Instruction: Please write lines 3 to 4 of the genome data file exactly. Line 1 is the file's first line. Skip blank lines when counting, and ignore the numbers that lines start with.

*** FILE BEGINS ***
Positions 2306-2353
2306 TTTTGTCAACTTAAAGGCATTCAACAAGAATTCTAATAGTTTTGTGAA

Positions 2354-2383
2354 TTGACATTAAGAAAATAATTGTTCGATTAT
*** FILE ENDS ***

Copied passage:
Positions 2354-2383
2354 TTGACATTAAGAAAATAATTGTTCGATTAT